ODOT launches “Make it Home Safe” work zone safety awareness campaign

Two highway projects coming to southern Oklahoma soon


Oklahoma’s two biggest transportation agencies launched a new work zone safety awareness program meant to reduce the number of traffic fatalities and injuries to state workers on highways.

“Make it Home Safe; Make Oklahoma Safe” is the effort created by the Oklahoma Department of Transportation and the Oklahoma Turnpike Authority. Both are encouraging motorists to follow a few simple rules of the road such as buckling up, putting away distractions and slowing down inside work zones to help get everyone home safe each day when traveling.

Drivers will see more work zones pop up this spring and summer. In fact, drivers can expect more than 160 active work zones in Oklahoma this summer driving season. These range from short-term maintenance projects with minimal impact to traffic to major interstate reconstruction, which can affect more than 100,000 vehicles per day.

“We work hard at keeping work zones safe for motorists and workers but we cannot do it without motorists’ help,” said Secretary of Transportation Tim Gatz, who also serves as ODOT and OTA executive director.

“We emphatically plead with the public to be our safety partners by paying attention, slowing down and making sure all occupants of a vehicle are buckled up,”

Overall, crashes and traffic fatalities are up in Oklahoma and nationwide. The data in Oklahoma shows that drivers and passengers are far more likely than workers to lose their lives in crashes inside work zones.

Commission_work zone

In the past five years, 91 people, including one ODOT worker, were killed and 1,294 people were injured in more than 7,125 collisions in Oklahoma work zones. Five people were killed and 81 were injured in 273 collisions in work zones through May 2022, which is the most recent data available.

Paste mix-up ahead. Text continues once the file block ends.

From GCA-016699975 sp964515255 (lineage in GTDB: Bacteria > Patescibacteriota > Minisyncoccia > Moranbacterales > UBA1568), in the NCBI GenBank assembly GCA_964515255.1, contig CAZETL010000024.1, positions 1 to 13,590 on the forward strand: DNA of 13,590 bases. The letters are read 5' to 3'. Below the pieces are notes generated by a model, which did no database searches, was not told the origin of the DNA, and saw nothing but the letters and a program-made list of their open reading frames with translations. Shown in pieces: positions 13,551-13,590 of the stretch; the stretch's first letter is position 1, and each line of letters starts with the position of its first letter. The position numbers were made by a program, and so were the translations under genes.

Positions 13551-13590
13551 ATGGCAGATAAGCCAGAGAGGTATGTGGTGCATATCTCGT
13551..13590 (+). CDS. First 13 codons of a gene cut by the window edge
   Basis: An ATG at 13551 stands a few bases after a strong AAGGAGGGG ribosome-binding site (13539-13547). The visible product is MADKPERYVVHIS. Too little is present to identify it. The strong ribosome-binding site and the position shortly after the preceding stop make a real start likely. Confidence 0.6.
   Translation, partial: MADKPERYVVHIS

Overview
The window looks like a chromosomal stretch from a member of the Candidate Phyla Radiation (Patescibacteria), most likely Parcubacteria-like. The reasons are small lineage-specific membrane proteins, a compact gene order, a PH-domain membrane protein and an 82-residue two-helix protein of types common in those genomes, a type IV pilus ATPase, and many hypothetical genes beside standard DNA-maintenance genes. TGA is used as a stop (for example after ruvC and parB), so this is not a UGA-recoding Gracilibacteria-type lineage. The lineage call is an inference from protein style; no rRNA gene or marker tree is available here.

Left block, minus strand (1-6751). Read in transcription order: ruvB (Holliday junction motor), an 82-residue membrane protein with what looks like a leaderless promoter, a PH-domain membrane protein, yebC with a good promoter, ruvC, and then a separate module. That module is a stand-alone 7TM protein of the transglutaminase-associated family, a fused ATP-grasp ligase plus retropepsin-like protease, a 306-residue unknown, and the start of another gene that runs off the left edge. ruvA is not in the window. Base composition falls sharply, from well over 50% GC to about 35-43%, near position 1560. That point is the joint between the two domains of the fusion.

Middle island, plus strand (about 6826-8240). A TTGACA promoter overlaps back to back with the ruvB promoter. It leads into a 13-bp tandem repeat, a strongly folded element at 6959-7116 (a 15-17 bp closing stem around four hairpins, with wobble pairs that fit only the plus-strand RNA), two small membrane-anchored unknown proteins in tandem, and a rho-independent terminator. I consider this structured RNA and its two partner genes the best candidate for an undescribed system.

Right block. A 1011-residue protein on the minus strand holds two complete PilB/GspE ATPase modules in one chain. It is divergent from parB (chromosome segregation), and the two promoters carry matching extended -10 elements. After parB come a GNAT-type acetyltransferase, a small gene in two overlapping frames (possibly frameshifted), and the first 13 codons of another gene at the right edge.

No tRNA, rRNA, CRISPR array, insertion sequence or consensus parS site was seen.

Crashes involving commercial motor vehicles (semi-trucks) in Oklahoma work zones are also among the highest in the nation. In 2021, 93 work zone fatality crashes occurred with an additional 120 crashes resulting in serious injuries involving commercial motor vehicles. Motorists are reminded that these vehicles require more time to slow down and stop than others and that trucks should always be given extra space in order to keep everyone safe.

One of the simplest ways to lessen the possibility of a fatality if involved in a crash is to always wear a seat belt. Oklahoma ranks 40th in the nation for seat belt use. The only state in the region that ranks lower is Arkansas at 41st in the nation.

ODOT happy to pay $34 million in incentives to get Oklahoma highway projects  done quickly

The multifaceted public outreach campaign by ODOT, OTA and its partners aims to remind drivers about the need for extra caution and complete attention while driving in work zones. The campaign includes:

  • Kevin Stitt proclaimed April 17-21 as Oklahoma Work Zone Awareness Week in coordination with the National Work Zone Safety Awareness Week.
  • SkyDance bridge over I-40 in Oklahoma City will glow orange April 20 as will the I-40 Diverging Diamond Interchange in Elk City during National Work Zone Awareness Week, April 17-21. These will serve as visual reminders to stay safe in Oklahoma’s work zones and are in partnership with the City of Oklahoma City and the City of Elk City.
  • New work zone safety Public Service Announcement for television, radio and social media debuted April 1.
  • Events for teen drivers with our partners, Oklahoma Work Zone Safe and Oklahoma Challenge are taking place April 18-19 in Guymon. Students will receive red bands to be worn on the dominant hand that say “W82TXT” to remind those younger drivers to put the phone/distractions down and pay attention to the road.
  • ODOT and OTA will honor their 72 fallen workers with a memorial service April 21 at ODOT headquarters in Oklahoma City.